The Schools of Hope Program, led by the United Way of Dane County in partnership with other groups, has become familiar with the issue over the course of nearly two decades.
The program began in 1995, with the goal of lowering the achievement gap in third-grade reading. After seeing success in this area, in 2000-01, the program added the goal of increasing the number of students who complete algebra by 10th grade.
According to Andrew Schilcher, director of middle school programs for the Urban League, which works with Schools of Hope, students who are enrolled in the program get individualized guidance one on one or in small groups two to four times per week. The program is aimed at low-income students and students of color but open to any student who wants to enroll.
In addition to Schools of Hope, Schilcher is involved with the Urban League’s Scholars Academy, designed to improve academic preparedness and instill college-going expectations in middle-school students. The program is geared toward students of color, low-income students and students who will be the first in their family to attend college.
Nathan Beck, education manager at the Boys and Girls Club of Dane County, works with College Club, a supplementary program that focuses on academic help and assistance with resources. Students in the program go on field trips to hear about different careers and have college-campus visits. The program also hosts family events to foster family engagement.
Along with College Club and other programs, the Boys and Girls Club offers a program called Homeroom, which Beck said gives kids basic access to academic support, including tutoring, school supplies to complete homework and technology as well as a large afterschool snack.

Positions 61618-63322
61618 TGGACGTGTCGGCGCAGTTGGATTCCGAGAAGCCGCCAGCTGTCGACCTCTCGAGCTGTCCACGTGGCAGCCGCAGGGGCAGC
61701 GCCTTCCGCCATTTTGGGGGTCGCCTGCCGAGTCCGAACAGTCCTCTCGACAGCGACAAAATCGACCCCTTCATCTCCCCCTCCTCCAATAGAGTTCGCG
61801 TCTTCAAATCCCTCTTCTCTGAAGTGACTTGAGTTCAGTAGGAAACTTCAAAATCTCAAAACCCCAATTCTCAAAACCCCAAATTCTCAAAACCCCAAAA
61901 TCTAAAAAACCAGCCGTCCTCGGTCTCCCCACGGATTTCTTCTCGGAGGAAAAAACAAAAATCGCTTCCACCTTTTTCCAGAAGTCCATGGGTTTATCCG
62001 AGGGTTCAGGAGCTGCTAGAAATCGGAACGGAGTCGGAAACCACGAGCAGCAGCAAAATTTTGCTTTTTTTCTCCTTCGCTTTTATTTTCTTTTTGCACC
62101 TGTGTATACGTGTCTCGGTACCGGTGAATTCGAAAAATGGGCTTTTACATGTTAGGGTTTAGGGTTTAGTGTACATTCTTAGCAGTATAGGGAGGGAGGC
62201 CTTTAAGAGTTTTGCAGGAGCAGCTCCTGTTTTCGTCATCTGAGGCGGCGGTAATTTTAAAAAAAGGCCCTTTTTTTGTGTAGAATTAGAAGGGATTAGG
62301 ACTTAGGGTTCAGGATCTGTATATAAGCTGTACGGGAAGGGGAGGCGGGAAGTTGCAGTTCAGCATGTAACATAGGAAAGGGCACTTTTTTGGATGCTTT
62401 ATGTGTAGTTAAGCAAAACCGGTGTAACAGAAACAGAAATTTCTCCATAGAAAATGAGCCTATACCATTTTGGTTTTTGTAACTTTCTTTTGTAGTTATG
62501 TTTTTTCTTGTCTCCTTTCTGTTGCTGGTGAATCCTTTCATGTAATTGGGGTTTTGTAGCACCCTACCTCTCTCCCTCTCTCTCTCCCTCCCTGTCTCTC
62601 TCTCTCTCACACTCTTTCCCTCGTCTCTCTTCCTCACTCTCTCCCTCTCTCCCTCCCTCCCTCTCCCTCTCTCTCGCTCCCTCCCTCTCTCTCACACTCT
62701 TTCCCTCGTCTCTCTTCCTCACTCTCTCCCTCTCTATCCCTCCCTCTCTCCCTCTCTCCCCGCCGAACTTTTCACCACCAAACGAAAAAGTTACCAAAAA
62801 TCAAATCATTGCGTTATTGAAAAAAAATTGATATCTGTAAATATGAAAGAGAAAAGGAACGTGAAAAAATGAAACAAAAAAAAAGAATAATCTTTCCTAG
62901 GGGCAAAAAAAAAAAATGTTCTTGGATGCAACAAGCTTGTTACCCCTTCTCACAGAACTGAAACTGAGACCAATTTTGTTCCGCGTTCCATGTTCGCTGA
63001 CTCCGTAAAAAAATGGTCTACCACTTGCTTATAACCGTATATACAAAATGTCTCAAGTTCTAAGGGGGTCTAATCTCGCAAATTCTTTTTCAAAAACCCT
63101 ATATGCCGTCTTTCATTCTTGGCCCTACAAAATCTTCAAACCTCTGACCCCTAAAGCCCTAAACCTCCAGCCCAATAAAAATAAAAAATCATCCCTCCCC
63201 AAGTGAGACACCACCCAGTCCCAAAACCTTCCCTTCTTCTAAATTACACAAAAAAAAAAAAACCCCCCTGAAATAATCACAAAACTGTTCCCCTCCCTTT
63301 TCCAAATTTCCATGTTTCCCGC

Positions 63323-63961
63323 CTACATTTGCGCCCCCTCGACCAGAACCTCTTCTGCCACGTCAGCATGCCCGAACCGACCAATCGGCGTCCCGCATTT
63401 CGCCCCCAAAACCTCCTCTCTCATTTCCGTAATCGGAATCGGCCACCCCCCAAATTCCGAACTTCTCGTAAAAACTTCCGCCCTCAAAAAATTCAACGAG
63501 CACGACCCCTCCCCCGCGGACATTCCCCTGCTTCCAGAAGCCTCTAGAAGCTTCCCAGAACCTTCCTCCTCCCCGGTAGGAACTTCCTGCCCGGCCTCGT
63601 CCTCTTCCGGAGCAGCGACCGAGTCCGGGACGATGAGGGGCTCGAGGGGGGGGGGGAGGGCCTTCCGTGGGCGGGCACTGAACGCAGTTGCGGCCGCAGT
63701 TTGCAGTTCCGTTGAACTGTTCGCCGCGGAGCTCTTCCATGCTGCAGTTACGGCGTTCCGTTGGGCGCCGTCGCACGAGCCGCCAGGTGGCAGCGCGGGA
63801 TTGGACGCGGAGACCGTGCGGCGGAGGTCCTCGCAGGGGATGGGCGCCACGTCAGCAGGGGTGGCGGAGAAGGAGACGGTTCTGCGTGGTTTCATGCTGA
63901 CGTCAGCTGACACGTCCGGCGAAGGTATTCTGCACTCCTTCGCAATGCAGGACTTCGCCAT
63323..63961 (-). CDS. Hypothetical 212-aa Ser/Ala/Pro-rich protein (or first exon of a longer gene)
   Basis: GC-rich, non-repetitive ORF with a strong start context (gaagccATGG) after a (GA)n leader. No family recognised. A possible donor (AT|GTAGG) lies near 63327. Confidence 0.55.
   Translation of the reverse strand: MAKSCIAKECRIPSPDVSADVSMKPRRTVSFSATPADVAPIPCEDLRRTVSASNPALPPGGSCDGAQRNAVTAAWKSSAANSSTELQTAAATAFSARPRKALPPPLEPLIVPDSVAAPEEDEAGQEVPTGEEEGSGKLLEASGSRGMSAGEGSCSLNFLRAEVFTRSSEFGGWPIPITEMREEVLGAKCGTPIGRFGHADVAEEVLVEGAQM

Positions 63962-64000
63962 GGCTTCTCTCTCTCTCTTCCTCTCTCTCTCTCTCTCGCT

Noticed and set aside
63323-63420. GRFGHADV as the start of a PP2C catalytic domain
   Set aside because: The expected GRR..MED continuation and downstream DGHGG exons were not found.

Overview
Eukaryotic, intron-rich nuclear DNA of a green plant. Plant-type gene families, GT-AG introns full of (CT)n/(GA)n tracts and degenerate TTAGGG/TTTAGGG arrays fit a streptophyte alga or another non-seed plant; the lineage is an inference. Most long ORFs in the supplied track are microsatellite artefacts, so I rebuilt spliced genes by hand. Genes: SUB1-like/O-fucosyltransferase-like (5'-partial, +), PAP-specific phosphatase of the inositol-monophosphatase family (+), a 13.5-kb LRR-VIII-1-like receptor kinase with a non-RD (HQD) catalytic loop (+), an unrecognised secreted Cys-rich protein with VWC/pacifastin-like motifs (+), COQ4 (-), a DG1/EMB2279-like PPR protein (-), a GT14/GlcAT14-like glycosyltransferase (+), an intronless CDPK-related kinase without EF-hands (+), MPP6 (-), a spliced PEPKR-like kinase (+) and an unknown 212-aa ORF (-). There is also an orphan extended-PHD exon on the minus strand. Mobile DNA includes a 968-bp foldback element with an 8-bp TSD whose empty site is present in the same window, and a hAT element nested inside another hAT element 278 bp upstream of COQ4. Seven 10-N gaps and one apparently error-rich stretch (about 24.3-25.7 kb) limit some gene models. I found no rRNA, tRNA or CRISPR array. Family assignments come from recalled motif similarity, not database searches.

According to Beck, the program has improved students’ school attendance, which he said is an indicator of high school graduation.
“So much of the achievement gap is because students aren’t up to speed; it’s an academic gap,” Beck said. “But another piece that plays so much into that is just the resources that our students have.”
Yang said that growing up in a low-income household, she found it difficult to access certain resources.
“It was just a lot of money things, or money issues because our parents are trying to keep us stabilized, keep us fed,” Yang said. “And that’s what I feel was really hard for my parents. It was hard on us because we didn’t want to do many things to have to burden them.”
Hafner views what many call the “achievement gap” as an opportunity gap, explaining disparity comes from sources besides gaps in tangible resources. The concept of an opportunity gap is explained by the idea that students of color and low-income students are at a disadvantage due to a lack of social capital as well as stereotyping, among other factors.
“Instead of focusing on the achievement level of individual students, how do we look at the opportunities some kids are afforded and some aren’t?” Hafner said. “We have come to understand in this society who is smart and who isn’t.”
Yang, a La Follette graduate, feels that some hold opinions about some of the Madison schools she attended.
“A lot of people do say that ‘they’re in a bad neighborhood’ or ‘bad schooling” [but] it’s an outside perspective,” Yang said. “When you’re in there, it’s really like family and [you] understand the teachers are really there for you.”
She added she felt supported by her teachers and guidance counselors.
Vargas said support and guidance can make a huge difference for high school students, specifically with regard to applying to college.
“If you don’t have that force plus somebody else, it’s difficult to not see what your path should be, to fall through the cracks and not see the path if you don’t have that force.”
According to Hafner, the Madison Metropolitan School District has been supportive of the research her group has conducted to help address the opportunity gap. She also commended Madison’s focus on reading intervention, use of trained tutors and Cheatham work at the building level.
However, she said the disparity in Madison and around the country cannot continue.
“I think it’s an extremely important issue that the whole community needs to be supportive of,” Hafner said. “Whether that’s to their local school board member of their local school, I just think this needs to be a community investment.”